Becoming Comfortable With Yourself As A Single

September 27th, 2018 | Posted by Sherry Gaba in Uncategorized

happiness-826932_960_720In society today, as it has been for decades, there is a very different perspective on being single for males and females. Men are seen as being freewheeling and not to become tied down too quickly while women are seen as lonely, depressed or unhappy if they are not in a relationship after they are in their 20s.

This type of pressure is not always overt; it can be very subtle. It is found I advertising, literature, movies and in conversations around the kitchen table with family and friends. It is also seen in the pressure for women, as well as men, to stay in emotionally unhealthy or unfulfilling relationships rather than to be single and on their own in a world designed for couples.

In reality, the fear of being single is not only harmful; it is a very real issue. Fear of being single even has a name, and it is anuptaphobia. In a 2013 study by S.S. Spielmann and others in the Journal of Personality and Social Psychology, researchers found that the fear of being single and the subsequent anxiety could be used to predict an individual settling for less in a new partner or remaining in an undesirable and unsatisfying relationship.

Settling for less in a relationship may not look like a major factor at first glance. It may even be put off as just being realistic and choosing a partner that is going to be available rather than holding out for the perfect partner or Mr. or Mrs. Right.

The Problem With Settling

The issue of settling for less than the partner you deserve and desire is not just a reality check. It is a defense mechanism and a way to appease society while abandoning your own goals and your own desires.

In my new book “The Marriage and Relationship Junkie: Kicking your Obsession,” this phenomenon of settling for someone in the mistaken belief they can be fixed or improved upon, or that all they need is your love to help them to grow and change for the positive is a potential sign of love addiction.

If you find yourself willing to overlook bad behaviors, emotional distance or even emotionally damaging and abusive things, you may not be just settling; you may be in a destructive and harmful place. If you find that being in any type of relationship is better than being single, this is more than settling. This is an addiction to be part of a couple, regardless of the deep unhappiness you may experience when the partner never changes, and the behavior simply gets worse over time.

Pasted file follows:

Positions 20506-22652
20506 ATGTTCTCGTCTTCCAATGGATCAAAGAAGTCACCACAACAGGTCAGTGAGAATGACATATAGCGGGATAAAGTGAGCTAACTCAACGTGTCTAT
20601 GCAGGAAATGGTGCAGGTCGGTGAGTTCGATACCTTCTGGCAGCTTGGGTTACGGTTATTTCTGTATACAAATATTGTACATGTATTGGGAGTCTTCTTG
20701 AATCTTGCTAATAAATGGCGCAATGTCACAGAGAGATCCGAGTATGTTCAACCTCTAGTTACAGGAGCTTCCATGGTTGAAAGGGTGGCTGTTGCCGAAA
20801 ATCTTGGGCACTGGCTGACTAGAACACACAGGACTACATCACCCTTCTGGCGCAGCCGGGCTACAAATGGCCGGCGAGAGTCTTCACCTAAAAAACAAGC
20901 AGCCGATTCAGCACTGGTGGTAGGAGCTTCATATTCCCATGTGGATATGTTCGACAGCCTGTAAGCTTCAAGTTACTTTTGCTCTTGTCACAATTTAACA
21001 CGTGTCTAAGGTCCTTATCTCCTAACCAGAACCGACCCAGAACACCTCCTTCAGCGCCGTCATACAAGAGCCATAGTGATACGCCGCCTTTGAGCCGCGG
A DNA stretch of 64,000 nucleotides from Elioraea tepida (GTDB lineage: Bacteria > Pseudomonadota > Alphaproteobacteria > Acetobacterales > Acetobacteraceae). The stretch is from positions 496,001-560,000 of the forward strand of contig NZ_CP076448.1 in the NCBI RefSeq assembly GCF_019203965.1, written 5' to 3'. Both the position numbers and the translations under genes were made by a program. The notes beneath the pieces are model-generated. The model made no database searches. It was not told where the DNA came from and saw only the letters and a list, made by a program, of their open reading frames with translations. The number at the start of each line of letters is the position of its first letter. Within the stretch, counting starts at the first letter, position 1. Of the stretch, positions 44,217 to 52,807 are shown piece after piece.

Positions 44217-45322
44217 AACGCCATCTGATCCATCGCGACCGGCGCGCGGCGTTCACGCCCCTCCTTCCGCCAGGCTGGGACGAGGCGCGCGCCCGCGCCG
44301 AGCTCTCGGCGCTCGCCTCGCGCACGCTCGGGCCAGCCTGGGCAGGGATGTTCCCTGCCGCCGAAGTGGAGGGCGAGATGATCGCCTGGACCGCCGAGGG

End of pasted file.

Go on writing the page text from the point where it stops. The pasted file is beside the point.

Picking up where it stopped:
In other words, the more you strive to be happy in a relationship, the more likely you are to enter into a relationship that will rob you of your happiness, your sense of self and your sense of worth.

The Healthy Way to Be Single

As I talk about in the book, learning to be happy being single is a way to break the cycle. It isn’t easy, but taking small steps to become comfortable in being you and being with just you in your life is a deeply rewarding journey.

Learning how to be happy and single starts by finding things to do on your own. Spend a day doing something you enjoy and go by yourself. Don’t take a friend or a family member, just be comfortable with yourself.

Try something you have always wanted to do such as taking a class, going on a vacation, learning a new hobby or volunteering in your community. Meeting new people and feeling comfortable as one of a group and not one of a couple is another step to take in growing as a person and realizing the value, the worth and the happiness you can find as a healthy, happy single.

Once you are in this place, where you are comfortable as single, you are ready to see the opportunities for a healthy, loving relationship. From this place, you will choose partners who will give and take, respect boundaries and see you as an autonomous individual, not simply an extension of themselves

 Take Sherry’s quiz to find out if you are a love addict. You can find her new book, The Marriage and Relationship Junkie: Kicking Your Obsession here. To learn more about Sherry Gaba and her work, visit www.sherrygaba.com.

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